Easter Attacks Shake Christian Minority In Pakistan

This article can also be found at Tremr.

A Taliban splinter group claimed responsibility for an attack on Gulshan-e-Iqbal Park in Lahore, Pakistan on Easter Sunday. The attack, which took place in the predominantly Christian neighborhood of Youhanabad, killed more than 70 people and left 340 wounded. Among those killed were 14 Christians and 44 Muslims.

After the attacks, the government promised to crack down on extremism – military and police initiated raids on terrorist hideouts in the region of Punjab and 5,000 suspects were rounded up as part of a mass investigation.

Jamaat-ur-Ahrar, the extremist faction that claimed responsibility for the attack, stated that its goal was to target Christians. It was the group’s fifth attack since December.

Pakistan has seen a general increase in extremist violence ever since it joined the American-lead anti-Islamist-militancy campaign after the terrorist attacks of Sept. 11. Christians are viewed as “allies of the West” by extremists and laws are often times manipulated in order to persecute them.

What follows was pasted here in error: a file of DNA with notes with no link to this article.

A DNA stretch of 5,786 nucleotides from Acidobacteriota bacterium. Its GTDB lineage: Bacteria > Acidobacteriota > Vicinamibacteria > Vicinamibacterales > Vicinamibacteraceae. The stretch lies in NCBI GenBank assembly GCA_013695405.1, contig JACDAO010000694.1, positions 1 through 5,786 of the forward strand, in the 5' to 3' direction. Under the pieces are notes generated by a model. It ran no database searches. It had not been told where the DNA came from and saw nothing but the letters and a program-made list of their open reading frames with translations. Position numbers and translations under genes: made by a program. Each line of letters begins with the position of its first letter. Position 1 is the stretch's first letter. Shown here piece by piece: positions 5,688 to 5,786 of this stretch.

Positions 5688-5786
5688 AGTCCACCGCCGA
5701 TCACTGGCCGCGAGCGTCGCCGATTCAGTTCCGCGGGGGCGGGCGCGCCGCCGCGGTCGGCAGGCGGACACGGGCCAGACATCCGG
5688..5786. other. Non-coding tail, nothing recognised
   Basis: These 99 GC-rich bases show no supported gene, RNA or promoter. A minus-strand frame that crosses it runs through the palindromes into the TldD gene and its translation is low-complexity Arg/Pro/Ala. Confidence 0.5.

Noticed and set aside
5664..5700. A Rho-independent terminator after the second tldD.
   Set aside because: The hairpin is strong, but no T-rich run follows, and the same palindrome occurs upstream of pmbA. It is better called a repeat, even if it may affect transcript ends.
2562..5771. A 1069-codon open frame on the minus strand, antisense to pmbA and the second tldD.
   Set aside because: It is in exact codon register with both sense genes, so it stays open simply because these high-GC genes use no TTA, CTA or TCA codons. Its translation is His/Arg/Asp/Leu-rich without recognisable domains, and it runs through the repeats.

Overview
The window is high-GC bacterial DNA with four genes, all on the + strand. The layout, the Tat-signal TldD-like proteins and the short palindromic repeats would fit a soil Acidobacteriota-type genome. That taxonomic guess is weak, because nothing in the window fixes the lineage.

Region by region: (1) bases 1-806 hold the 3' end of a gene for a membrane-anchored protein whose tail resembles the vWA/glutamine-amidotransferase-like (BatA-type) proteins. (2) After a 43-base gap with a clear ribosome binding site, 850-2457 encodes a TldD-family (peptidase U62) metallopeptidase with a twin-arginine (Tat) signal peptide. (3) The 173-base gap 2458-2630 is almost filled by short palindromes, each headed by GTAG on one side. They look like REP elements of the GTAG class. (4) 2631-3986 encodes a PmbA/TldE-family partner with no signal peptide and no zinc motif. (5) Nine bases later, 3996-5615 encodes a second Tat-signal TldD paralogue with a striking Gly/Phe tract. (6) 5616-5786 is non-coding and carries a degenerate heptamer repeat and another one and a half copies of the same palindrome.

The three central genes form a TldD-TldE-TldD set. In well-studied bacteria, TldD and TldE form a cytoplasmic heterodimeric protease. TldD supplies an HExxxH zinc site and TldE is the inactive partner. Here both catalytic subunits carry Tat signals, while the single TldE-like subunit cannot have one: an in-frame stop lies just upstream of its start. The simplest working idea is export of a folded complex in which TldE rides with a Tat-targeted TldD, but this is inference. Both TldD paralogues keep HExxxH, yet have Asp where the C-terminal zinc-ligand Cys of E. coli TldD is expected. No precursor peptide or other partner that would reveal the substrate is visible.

Pakistani Christians have been increasingly targeted in recent years. Taliban groups target Christians for various reasons: to divide Pakistani society, to distract the government from acting against extremist groups, and to “erode confidence in the government” in order to create a void that extremists can then fill. Furthermore, the Christian population in Pakistan is a particularly easy target because it is highly marginalized and largely unable to retaliate without the threat of more attacks.

Unfortunately, the persecution of Christians is not a new development in Pakistan. Christians are among the poorest and most marginalized populations in the country. They are not fully integrated into the political process, and their persecution is even “codified in legal systems in the form of blasphemy laws.” Pakistani school textbooks often contain biases against Christians and there have been accounts of several forced conversions of Christian people.

The future does not look particularly bright for the marginalized Pakistani Christians, as Jamaat-ur-Ahrar has said that it’s plotting future attacks.

Photo courtesy of christiansinpakistan.com

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